The Garden Cities generated what became seen as a typically English architecture of homeliness and sweetness, exemplified by the consciously modest Arts and Crafts houses designed by Raymond Unwin and C.F.A. Voysey. Simple oak furniture supplied by Ambrose Heal, from his family firm Heal & Son in London’s Tottenham Court Road, expanded Morris’s aims in making good design available at affordable prices.

Eric Gill	by Howard Coster, 1927 © National Portrait Gallery, London

Eric Gill  
by Howard Coster, 1927
© National Portrait Gallery, London


‘A society conscious of a wish to keep life simple, to forego some of the power over nature won by past ages in order to be more human and less mechanical, and willing to sacrifice something to this end’

William Morris lecture ‘The Society of the Future’, 1887

William Morris’s ideas were still very much alive in the years that followed the First World War as artists and craftspeople struggled to find themselves a viable place within the modern world. Morris’s original ‘campaign against the age’ seemed essential at a period of increasing political cynicism and materialist frivolity and waste.

Attempts at achieving an integrated life of craftsmanship and domesticity were at their most extreme in Eric Gill’s Roman Catholic craft community at Ditchling in Sussex. Meanwhile at St Ives in Cornwall, the potter Bernard Leach grappled with the economic problems of handmaking to a high standard.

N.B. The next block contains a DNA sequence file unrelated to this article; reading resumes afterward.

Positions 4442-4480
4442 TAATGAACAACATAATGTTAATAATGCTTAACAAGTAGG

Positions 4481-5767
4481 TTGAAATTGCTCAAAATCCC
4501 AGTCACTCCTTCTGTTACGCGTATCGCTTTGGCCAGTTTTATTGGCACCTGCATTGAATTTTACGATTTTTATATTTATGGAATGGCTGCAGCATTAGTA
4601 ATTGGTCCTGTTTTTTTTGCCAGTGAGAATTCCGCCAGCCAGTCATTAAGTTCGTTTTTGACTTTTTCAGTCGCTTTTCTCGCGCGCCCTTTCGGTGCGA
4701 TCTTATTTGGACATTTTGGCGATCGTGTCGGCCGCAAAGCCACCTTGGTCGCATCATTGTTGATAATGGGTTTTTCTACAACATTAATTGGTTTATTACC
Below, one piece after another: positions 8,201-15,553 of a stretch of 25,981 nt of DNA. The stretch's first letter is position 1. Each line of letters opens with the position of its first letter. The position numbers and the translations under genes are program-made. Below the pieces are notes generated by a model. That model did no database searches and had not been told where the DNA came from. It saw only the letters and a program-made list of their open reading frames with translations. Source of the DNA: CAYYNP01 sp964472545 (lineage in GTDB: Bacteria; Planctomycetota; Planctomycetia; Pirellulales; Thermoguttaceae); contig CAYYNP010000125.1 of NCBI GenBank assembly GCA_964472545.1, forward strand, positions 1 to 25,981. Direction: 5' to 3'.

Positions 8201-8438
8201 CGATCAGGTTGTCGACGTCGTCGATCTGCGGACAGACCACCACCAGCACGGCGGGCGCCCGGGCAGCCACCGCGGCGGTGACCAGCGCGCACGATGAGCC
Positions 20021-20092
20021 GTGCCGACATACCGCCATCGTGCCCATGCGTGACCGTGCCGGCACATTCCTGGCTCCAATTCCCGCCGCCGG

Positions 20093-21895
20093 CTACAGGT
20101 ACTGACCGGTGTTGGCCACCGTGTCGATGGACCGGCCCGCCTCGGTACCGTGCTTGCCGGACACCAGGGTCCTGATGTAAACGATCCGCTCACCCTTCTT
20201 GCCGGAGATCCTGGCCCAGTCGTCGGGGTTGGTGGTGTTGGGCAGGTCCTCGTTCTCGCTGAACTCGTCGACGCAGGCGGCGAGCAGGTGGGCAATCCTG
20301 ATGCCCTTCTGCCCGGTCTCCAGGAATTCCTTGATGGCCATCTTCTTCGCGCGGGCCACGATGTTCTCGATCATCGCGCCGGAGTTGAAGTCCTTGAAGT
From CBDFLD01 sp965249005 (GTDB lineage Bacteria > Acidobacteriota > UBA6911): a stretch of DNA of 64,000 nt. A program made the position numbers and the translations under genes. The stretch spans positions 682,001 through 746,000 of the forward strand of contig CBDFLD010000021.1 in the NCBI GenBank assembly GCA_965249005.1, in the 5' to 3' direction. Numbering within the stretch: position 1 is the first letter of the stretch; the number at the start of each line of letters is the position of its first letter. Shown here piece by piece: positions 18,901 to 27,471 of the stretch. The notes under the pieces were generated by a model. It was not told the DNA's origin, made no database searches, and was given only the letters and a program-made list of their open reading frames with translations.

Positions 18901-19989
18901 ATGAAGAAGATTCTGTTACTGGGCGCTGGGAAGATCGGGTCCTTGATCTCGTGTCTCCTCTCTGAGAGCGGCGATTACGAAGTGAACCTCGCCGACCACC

On a more ambitious scale were the inter-war experiments at Dartington in Devon where Dorothy and Leonard Elmhirst strove hard to develop art, craft and culture in the context of the rural community.

The element of anarchy was ever-present with the questioning of conventional social structures. Opportunities for women continued to expand and in the craft world of the 1920s and ‘30s, where leading practitioners included the textile designers Phyllis Barron and Dorothy Larcher and the potter Katharine Pleydell-Bouverie, a creative lesbian sub-culture found its place.

Terence Conran in his cone chair by Ray Williams, 1950s © Estate of Ray Williams

Terence Conran in his cone chair
by Ray Williams, 1950s
© Estate of Ray Williams


‘What business have we with art at all unless all can share it?’

William Morris letter to The Manchester Examiner, 1883

William Morris looked forward to a genuine rebirth of art as ‘the spontaneous expression of the pleasure of life innate in the whole people’. Morris’s ideals of art for the people were a central inspiration to the planning of the Festival of Britain of 1951.

The Festival was the regenerative project of a postwar Labour government. The Prime Minister, Clement Attlee, was influenced by Morris’s visionary socialism.

Over eight million people visited the South Bank Exhibition over the summer of 1951. This was a celebration of community on a massive scale in which art, design and architecture was of the essence. The Festival of Britain took up and expanded William Morris’s original view of the importance of involving artists and designers in the processes of making as setters of standards and a humanising force.

For many young designers – for example Robin and Lucienne Day and Terence Conran – the Festival inspired them with a direct sense of mission to bring the highest design standards within reach of everyone. The optimistic spirit of the Festival encouraged the expansion of the art schools in 1960s Britain, ushering in a whole new era of cultural and social realignments and creative anarchy.